We think that light is one of the most important factors to consider when building or renovating a house. We wanted as much light as possible when we extended our cottage a few years ago and as we also wanted to be as sustainable and eco-friendly as possible we decided to build sections of our walls from glass bottles and jars.
It is an easy, inexpensive and visually pleasing solution when maximum light and good insulation properties are desired.
In the last few weeks we have had an upsurge of people from all over the world here on the blog, looking for information on how to build beautiful and practical glass bottle walls so we decided to write a bit more about the benefits and our conclusions after a few years of having these features in our house.
First of all, if you are interested in the construction of the walls, please read these previous posts on the subject. No.1, No.2, No.3 and No.4.
An interesting fact about the walls are that in summer, when the sun is higher in the sky the light hits the bottles at an angle and lets through a pleasing amount of light that is not too bright. As the year turns and we hit the darker days, the sun is lower in the sky and light hits the bottles straight on. This makes for maximum brightness in winter, a time when we all can do with as much light as possible. The light is also refracted and much brighter coming through the bottles than it is coming through the middle arched window.
We like to incorporate as many old and found objects in the house as possible, so for months we trawled the local charity shops for old trifle and pudding bowls to incorporate into our designs. The light shines through the old patterns beautifully, creating a nostalgic feel that visitors always comment on. We picked up all our bowls for next to nothing and painted some with glass paint on the inside for an even more whimsical feel.
If you are looking for a fun, easy and inexpensive way to bring more light into your intended build we highly recommend building bottle walls. The made up bottle bricks have great insulation properties, well above double glazing due to the volume of air and the thickness of the glass in the ends. You can make them very formal with say all green or white bottles in a grid or do what we have done and mix up colours and shapes. There is actually nothing to stop you from creating spirals, stars, flowers or whatever you like. We are pleased with the glass paint that adds so many colours to our walls as coloured bottles are difficult to come by apart from the obvious green and brown.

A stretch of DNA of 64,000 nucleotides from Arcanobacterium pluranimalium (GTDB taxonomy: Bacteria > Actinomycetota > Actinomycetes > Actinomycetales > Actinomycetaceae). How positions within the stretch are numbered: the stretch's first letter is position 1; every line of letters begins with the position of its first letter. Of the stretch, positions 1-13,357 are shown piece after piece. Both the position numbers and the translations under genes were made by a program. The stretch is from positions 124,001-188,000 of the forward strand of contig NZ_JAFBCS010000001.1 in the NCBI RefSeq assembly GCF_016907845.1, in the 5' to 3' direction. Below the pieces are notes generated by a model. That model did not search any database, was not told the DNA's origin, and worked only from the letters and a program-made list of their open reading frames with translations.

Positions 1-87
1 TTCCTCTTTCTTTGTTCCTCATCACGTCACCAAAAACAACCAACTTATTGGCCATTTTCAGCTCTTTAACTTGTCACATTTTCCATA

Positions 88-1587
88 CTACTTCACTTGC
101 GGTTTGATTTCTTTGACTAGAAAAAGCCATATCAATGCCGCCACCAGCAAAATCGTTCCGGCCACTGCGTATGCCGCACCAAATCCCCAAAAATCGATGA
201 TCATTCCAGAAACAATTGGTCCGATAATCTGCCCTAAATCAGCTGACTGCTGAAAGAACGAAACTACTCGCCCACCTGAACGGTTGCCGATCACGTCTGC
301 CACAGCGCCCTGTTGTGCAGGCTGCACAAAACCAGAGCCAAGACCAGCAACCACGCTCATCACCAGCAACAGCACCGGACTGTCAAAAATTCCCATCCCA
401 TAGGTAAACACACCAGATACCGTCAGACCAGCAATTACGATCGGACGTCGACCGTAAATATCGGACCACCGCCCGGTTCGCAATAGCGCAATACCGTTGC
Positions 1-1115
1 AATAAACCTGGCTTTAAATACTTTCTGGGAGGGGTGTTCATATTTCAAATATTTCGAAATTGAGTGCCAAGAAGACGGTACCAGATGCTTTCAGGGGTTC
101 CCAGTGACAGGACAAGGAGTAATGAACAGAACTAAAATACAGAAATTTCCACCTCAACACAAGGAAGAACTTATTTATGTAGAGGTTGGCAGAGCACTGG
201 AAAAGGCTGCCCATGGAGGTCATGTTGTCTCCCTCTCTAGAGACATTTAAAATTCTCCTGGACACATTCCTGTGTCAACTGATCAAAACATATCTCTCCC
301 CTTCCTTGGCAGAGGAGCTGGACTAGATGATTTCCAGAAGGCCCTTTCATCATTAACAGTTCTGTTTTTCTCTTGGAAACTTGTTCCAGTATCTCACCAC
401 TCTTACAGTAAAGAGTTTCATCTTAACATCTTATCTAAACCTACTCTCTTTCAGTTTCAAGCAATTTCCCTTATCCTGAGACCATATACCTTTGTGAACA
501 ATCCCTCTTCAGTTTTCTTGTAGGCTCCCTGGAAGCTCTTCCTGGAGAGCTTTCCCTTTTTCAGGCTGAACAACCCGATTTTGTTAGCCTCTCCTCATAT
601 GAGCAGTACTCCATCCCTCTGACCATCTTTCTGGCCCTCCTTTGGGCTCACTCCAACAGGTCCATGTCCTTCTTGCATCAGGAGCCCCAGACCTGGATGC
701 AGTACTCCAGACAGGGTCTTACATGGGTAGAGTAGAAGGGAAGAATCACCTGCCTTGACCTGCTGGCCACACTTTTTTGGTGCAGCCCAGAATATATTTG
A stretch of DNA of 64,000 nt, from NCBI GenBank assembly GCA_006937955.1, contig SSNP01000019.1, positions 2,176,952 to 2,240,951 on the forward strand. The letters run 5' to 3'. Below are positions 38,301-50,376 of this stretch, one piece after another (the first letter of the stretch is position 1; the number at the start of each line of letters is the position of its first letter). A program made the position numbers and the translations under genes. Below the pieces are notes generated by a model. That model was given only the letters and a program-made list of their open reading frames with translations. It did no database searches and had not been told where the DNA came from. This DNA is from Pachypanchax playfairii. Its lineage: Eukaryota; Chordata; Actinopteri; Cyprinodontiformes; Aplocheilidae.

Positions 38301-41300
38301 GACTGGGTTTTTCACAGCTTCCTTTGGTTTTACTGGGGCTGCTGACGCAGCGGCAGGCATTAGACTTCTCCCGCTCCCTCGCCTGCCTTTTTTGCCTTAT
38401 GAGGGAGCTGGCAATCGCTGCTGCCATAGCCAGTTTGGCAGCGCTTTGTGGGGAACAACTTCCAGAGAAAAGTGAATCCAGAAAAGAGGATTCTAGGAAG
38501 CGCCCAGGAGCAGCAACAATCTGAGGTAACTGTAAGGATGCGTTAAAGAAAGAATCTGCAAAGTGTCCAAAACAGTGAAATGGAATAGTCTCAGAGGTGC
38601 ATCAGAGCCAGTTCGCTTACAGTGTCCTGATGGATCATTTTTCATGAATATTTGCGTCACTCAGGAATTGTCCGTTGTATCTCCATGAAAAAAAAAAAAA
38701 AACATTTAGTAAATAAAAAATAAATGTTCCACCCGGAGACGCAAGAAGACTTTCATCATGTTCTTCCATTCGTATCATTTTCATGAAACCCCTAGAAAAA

We hope we have inspired someone to try this out, we have added walls made from bottles to our conservatory, bathroom and shed as well as our main living area. You will be pleasantly surprised if you do give it a go as it is easy and fun to see the wall take shape. Good luck!
7 thoughts on “Harnessing light.”
Your bottle walls look absolutely beautiful! What a great idea using pudding bowls and glass paints too. Now I know what to do with all the coffee jars I’ve been storing up. Lulu of LongMizzle 🙂
LikeLiked by 1 person
Great! Glad you like the walls Lulu. Good luck with your creative projects. 🙂
I’m about to build a glass bottle window for the first time, what is the best mortar mix? I love the way your wall looks and think coloring your glass is brilliant!
LikeLiked by 1 person
Hi. Good luck with your wall. Sorry for not replying until now. I can’t really remember what mix we used but I think we wrote about in one of the posts about our bottle walls, so if you put that in the search box on the blog you can probably find it. 🙂